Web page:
So yeah, I am guilty of not buying the unit from an Yamaha authorized reseller. And because of that I have a defective product from Yamaha and I have no good way out of this. Truth be told. My real mistake was buying an Yamaha product. I won't be making that mistake again.
 
Last edited:

superherointj

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What is a white van unit? I'm not aware of these distinctions. I thought I was buying a good unit. But that is what the seller delivered.
Obviously I wouldn't buy a defective unit. Don't assume I am acting on bad will. And I received it AS NEW.
 

leecreek

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Ya bought it un-tested out of somebodys car. No warranty. Your mistake. But I would not come to a place where some people, like me, have been using Yamaha gear for over 25 years and trash talking a company I do respect and deal with. Everything breaks.
 

superherointj

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Yeah. Put the blame on the consumer. Yamaha is the victim here.

> But I would not come to a place where some people, like me, have been using Yamaha gear for over 25 years and trash talking a company I do respect and deal with.​

OK. I'm leaving.
 

leecreek

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Did you try to register it with Yamaha? Seller unavailable is a good chance it might be hot. Stolen. And you are not the first on that has gotten a 'new' unit that does not work. SELLER is the big problem you are facing with Yamaha. Good luck with that. You are not the first that this has happened to, and will not be the last.
 

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Unfortunately, most any manufacturer won’t warranty gear purchased from an unauthorized dealer. The authorized dealer network is in place for numerous reasons, including the situation you’ve found yourself in...

There are plenty of legit looking shops and sites that sell unauthorized gear... the manufacturers leave it up to the consumer to identify authorized retailers.

Lessons learned, unfortunately.

If this is the case, I think your best best is to look for a repair shop and get it repaired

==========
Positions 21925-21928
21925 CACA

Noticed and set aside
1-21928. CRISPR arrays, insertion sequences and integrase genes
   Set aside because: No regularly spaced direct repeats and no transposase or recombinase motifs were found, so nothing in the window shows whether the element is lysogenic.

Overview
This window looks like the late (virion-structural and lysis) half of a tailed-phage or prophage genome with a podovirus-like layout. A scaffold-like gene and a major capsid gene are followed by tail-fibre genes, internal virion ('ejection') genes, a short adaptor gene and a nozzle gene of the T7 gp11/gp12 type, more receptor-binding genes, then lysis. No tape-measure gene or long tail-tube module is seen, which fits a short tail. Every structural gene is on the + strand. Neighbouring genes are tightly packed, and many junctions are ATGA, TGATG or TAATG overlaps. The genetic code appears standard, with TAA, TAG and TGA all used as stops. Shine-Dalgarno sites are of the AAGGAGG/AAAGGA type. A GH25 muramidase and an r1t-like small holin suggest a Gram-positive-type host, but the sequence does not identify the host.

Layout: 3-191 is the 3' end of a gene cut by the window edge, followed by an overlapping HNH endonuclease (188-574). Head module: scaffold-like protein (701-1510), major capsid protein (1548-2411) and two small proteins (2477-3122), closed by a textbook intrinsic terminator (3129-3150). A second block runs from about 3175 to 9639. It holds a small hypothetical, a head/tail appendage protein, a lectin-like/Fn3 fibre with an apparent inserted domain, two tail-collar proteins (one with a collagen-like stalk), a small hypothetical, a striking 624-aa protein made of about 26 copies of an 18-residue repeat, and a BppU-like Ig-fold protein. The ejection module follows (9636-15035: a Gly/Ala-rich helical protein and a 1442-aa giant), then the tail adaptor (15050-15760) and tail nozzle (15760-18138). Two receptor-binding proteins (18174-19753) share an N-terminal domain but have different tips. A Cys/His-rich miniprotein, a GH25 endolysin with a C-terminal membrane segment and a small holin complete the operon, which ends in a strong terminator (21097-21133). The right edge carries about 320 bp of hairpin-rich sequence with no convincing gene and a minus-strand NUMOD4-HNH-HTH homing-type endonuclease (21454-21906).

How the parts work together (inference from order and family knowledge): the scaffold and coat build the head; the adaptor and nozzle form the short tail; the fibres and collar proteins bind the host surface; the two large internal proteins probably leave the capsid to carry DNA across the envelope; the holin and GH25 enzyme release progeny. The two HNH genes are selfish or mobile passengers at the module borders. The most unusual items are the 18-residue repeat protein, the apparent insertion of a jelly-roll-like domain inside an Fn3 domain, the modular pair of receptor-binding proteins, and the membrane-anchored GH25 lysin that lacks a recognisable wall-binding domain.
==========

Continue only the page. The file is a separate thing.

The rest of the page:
jbasch99

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On the web site it mentions a dialog enhancement option. Has anyone tried that option and if so, do you have any feedback?
 

Supee

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On the web site it mentions a dialog enhancement option. Has anyone tried that option and if so, do you have any feedback?
It does not work the way t had on past Yamaha receivers. I liked the night mode on previous models.

I have increased the volume of my center channel output in order to get dialog louder.
 

Todd Anderson

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Digging into my memory here... I think there are two two different features. One allows you to boost the center channel by .5dB increments. This can help voices be heard more easily, but also introduces a bulge in volume across your front three channels. Of course, if you just give it a gentle lift, you probably won’t notice any serious impacts.

The other, if I remember correctly, is a mode that uses either front height or presence channels to help lift dialog, making it appear more as if it’s coming from the middle of the screen. If I didn’t note it in the review, I do t think I tried it.
 
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Matthew J Poes

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Digging into my memory here... I think there are two two different features. One allows you to boost the center channel by .5dB increments. This can help voices be heard more easily, but also introduces a bulge in volume across your front three channels. Of course, if you just give it a gentle lift, you probably won’t notice any serious impacts.

The other, if I remember correctly, is a mode that used either front height or presence channels to help lift dialog, making it appear more as if it’s coming from the middle of the screen. If I didn’t note it in the review, I do t think I tried it.

Sometimes these features also apply compression and eq that makes dialogue easier to understand.

Most of these features work ok, but the key takeaway is really that using them means watching the movie in an unnatural way. It is no longer what the sound engineers and director intended. However If you can’t hear the dialogue and enjoy the movie, obviously this is better.
 

Todd Anderson

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Hello Allen,
Thank you for the response. That's is a bummer, I think it's time to sell the RX_A3070.

Michael,

Yes.. It really is a bummer. I really wish that you could get the feature set of the 3070 in a pure pre-amp for substatially less than the receiver itself. Or a higher end model with expansion slots, like the Emotiva RMC-1 - but with a lower price tag. NAD has some interesting stuff but I've never had any of their hardware and there high end gear is pricey as well - but they have been using upgrade modules for some time. . .

Well good luck and report back on what you finally go with.

Allan
 

DxTrEm3Fx

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I might have to go with the Marantz AV7705 or the Emotiva XMC-2 when it come outs. Cannot afford the RMC-1. Thanks for the help guy's.
 

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@DxTrEm3Fx check where I moved the thread... I think you're ok.